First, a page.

A matter that is highly debated among Leo historians is the matter of his conversion, while western historians see him a willing convert who was given a gentle invitation by the pope, while their Arab counterparts completely refuse that theory altogether and provide that it was just a matter of survival.

Interior of the Al-Qarawiyyin Mosque and university in Fez, founded in 859 CE.

What probably happened was that his choice was very simple: convert and be part of the papal court, or rot in a dungeon for the rest of your life. The best analysis comes from M. Hajji, who studied Leo and traced his legacy for 50 years, in his Introduction to Wasf Ifriquia “Realizing that he could not live as a Muslim in Italy, he deceptively converted to Christianity (…), a decision we can understand as: “ Whoso is forced to disbelieve after believing, while his heart is convinced of the Faith, (he shall be absolved) but whosoever accepts disbelief willingly, he incurs Allah’s wrath, and there is severe torment for all such people. {Al-Nahl: 106}*. Source. It was a strategy that meant the survival for many Moriscos (a forcibly converted Muslim) during the Reconquista.

Some riddles might never be solved in our lifetime, or maybe ever. Only Allah knows the sincerity of Al-Hasan’s heart, and whether he converted out of self preservation, or wholeheartedly. Only Allah knows. We only assume the best in his heart and hope that when he died, he did so as a Muslim.

He was baptised by the Pope himself two years after his arrival in Rome in 1520, and was christened after the Pope himself, Johannes Leo de Medicis, as a gesture of high favour. The Pope himself died a year later, and Al-Hasan found himself fleeing to Bologna from the new unfriendly Pope Adrian VI, where he taught Arabic in the University of Bologna and worked on several books, all lost except the Cosmographia & Geographia de Affrica, which he finished in 1526 shortly after returning to Rome under the protection of the newly elected Pope Clement VII.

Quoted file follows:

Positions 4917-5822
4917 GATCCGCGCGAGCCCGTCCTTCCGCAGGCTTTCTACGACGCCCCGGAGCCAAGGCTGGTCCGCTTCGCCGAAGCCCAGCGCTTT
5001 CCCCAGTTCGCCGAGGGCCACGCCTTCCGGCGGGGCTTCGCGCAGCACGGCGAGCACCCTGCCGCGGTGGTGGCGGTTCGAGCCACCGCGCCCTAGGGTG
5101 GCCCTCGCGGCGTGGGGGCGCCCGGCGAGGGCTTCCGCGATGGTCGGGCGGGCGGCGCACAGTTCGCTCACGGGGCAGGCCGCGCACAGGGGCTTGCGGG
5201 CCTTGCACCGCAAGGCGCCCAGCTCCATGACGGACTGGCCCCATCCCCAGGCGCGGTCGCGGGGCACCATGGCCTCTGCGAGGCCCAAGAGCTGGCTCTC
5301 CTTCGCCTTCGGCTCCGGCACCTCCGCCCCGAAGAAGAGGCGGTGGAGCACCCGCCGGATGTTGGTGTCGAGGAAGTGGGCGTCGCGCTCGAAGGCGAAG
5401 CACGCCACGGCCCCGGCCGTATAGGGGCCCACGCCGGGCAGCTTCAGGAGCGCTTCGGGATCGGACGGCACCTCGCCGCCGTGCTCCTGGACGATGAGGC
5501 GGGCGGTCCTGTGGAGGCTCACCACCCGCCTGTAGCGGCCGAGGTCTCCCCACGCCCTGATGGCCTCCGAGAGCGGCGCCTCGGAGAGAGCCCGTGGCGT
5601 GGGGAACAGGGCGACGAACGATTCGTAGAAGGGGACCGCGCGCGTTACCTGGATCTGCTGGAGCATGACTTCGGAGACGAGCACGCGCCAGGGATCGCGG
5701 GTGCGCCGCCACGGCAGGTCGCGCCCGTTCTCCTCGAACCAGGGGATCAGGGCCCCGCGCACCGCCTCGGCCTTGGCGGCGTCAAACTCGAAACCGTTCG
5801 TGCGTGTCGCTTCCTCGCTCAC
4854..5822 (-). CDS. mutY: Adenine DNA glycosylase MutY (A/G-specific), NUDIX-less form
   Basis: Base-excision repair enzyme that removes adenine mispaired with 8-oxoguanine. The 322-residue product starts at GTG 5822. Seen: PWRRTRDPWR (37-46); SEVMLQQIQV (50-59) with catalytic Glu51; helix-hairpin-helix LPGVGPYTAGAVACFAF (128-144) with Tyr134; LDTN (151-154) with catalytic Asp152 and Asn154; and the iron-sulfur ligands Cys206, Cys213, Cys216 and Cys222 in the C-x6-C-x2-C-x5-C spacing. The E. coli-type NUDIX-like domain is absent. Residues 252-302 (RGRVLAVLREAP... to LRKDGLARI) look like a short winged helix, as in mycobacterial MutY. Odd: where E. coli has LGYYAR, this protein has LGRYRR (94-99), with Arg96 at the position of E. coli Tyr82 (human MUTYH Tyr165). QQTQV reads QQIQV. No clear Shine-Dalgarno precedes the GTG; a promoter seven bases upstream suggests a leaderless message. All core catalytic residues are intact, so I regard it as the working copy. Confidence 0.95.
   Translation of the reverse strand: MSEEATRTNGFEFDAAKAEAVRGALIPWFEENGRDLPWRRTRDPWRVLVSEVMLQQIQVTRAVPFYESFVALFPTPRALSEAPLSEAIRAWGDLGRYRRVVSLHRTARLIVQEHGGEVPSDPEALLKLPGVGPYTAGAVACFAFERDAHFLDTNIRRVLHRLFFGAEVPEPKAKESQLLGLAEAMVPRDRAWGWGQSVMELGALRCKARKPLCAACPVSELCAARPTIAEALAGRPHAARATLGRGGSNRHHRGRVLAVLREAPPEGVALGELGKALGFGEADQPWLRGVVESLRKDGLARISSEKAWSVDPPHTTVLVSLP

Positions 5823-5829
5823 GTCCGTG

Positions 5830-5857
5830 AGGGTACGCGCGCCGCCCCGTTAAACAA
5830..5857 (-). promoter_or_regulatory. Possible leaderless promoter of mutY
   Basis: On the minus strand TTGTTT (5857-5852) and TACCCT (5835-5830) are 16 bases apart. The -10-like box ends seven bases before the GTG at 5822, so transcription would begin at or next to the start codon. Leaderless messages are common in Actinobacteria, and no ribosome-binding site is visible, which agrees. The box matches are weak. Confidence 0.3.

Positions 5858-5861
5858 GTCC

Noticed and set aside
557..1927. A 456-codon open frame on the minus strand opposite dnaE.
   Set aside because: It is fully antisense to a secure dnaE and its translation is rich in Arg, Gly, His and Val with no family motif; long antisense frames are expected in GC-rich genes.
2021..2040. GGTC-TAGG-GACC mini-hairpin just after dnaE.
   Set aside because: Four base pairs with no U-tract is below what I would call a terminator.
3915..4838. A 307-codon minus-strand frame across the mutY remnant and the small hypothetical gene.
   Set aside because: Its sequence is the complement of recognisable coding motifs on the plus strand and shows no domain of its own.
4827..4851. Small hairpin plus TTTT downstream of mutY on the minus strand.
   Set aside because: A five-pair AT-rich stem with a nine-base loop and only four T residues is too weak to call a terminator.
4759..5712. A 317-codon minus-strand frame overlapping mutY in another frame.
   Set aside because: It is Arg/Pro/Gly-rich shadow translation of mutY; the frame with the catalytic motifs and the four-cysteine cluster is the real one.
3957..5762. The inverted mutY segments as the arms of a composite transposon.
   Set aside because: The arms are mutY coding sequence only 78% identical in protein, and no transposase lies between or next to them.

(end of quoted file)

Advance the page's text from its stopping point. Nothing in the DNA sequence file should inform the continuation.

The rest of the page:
Cosmographia & Geographia de Affrica

This magnificent encyclopaedia of Africa was written in nine volumes; an introduction with a general descriptions of the geography of Africa, its climate, and the characteristics of its inhabitants and their mannerisms. The next seven volumes concentrated on seven regions, each with its own book: The Kingdom of Marrakech, The kingdom of Fez, The Kingdom of Tlemcen, The kingdom of Tunis, the region of Numidia, Sub-Saharan Africa and the Sudan, and Egypt. The ninth volume of the book is dedicated to the rivers, flora, and fauna of Africa.

Title page of Johannes Leo Africanus; John Pory (trans. & comp.) (1600). A Geographical Historie of Africa, Written in Arabicke and Italian. ... Before which... is Prefixed a Generall Description of Africa, and... a Particular Treatise of All the... Lands... Undescribed by J. Leo... Translated and Collected by J. Pory. London: George Bishop